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3/8/2019 1:06 PM

David.Max wrote:

It hard to tell, but it looks like Neko is using the e-bike version of the Quadiem on his bike https://trpcycling.com/product/g-spec-emtb/

I think I remember him running the same setup at some point last year as well. If you take a look at these close-ups from Gwin's instagram he's definitely running the e-mtb caliper, but he's also running a lever that looks a lot more like the traditional G-Spec Quadiem lever. I think the lever says G- Spec DH-R which isn't a product that's currently listed in their lineup. Any theories on why they're moving to the new caliper? Maybe better heat dissipation from using thicker 2.3mm rotors?

https://www.instagram.com/p/BtbdSCoAJty/?utm_source=ig_web_button_share_sheet

ps What's the trick to get instagram images to embed directly in the forum?

There’s a new trp DH brake, it’s called the DH-R, requires use of the 2.3mm rotor. Very code-esque caliper design. Still has same piston size and configuration. Think the levers are the same.

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3/8/2019 1:43 PM

watchcwgo wrote:

There’s a new trp DH brake, it’s called the DH-R, requires use of the 2.3mm rotor. Very code-esque caliper design. Still has same piston size and configuration. Think the levers are the same.

here they are from eurobike last year - https://www.vitalmtb.com/features/TRPs-G-Spec-Brake-Line-Diversifies,2456

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3/8/2019 2:10 PM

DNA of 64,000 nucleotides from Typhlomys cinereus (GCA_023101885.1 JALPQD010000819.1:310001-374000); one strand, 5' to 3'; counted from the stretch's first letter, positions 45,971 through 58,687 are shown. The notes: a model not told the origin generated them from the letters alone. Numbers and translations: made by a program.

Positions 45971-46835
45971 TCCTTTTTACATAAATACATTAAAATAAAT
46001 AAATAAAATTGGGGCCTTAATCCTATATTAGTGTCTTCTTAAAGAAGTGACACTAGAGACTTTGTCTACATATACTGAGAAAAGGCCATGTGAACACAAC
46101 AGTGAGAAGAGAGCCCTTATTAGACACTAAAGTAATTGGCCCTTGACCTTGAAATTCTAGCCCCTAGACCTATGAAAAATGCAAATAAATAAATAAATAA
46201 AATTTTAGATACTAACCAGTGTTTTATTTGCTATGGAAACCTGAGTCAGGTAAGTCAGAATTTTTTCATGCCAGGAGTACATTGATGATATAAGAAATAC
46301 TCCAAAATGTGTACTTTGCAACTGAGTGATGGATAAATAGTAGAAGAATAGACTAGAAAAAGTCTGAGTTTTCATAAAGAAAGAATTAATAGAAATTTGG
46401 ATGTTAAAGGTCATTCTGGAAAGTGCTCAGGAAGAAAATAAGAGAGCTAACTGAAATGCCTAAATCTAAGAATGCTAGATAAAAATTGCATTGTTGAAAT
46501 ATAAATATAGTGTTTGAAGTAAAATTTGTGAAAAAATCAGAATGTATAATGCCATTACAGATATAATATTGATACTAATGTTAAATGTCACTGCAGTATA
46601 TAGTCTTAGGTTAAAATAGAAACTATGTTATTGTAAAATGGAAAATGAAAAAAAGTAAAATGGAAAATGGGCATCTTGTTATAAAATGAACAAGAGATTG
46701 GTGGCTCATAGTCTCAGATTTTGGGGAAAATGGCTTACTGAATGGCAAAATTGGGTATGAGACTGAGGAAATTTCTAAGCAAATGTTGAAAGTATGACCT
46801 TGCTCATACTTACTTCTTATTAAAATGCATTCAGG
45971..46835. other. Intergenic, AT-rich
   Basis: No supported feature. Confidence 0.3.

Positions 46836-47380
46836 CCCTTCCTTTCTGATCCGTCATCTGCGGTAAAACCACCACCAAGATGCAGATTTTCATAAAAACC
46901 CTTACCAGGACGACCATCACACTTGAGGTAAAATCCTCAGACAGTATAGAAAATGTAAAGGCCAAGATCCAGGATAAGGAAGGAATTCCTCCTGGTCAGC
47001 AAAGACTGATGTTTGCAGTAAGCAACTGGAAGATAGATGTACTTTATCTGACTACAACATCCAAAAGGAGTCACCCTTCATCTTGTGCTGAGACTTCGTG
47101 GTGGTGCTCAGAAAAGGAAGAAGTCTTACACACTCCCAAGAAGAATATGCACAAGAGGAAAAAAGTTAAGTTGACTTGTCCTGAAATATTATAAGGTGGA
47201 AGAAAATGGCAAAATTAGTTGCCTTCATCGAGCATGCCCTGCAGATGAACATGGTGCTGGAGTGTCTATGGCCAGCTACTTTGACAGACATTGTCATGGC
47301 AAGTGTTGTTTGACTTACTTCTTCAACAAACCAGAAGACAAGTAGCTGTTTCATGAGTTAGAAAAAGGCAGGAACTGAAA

Big Bird wrote:

That almost looks like it could be a Pole DH bike. Sexy curves. Nice find.

qblambda wrote:

POLE // CARBON
Pick one, not both.

Antidote or stuff like that...

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3/8/2019 3:47 PM

sideshow wrote:

Steve Bell keeping the Giant gent's bikes quiet... seriously, they are silence and it's erie.


Jacob is on the bush bashers. Pretty "handy" [l.o.l.] here at Windrock as there are some tight lines this weekend.

I'd be worried about the adhesive from that velcro melting all over the brake pads... Quiet maybe, unable to lock up the brakes definitely.

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3/9/2019 1:51 AM

Loris on the new Fox rampage helmet?

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3/9/2019 4:49 AM

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3/9/2019 5:49 AM

Big Bird wrote:

That almost looks like it could be a Pole DH bike. Sexy curves. Nice find.

qblambda wrote:

POLE // CARBON
Pick one, not both.

clem-mk wrote:

Antidote or stuff like that...

As I mentionedbefore

http://hcibikes.com/

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3/9/2019 7:05 AM

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3/10/2019 8:47 AM

To all you guys talking about self adjusting electronic suspension. What if it was set to adjust at a certain GPS coordinate? Basically set way points down a track and then program the suspension. It would only work for racing but it could be a large advantage.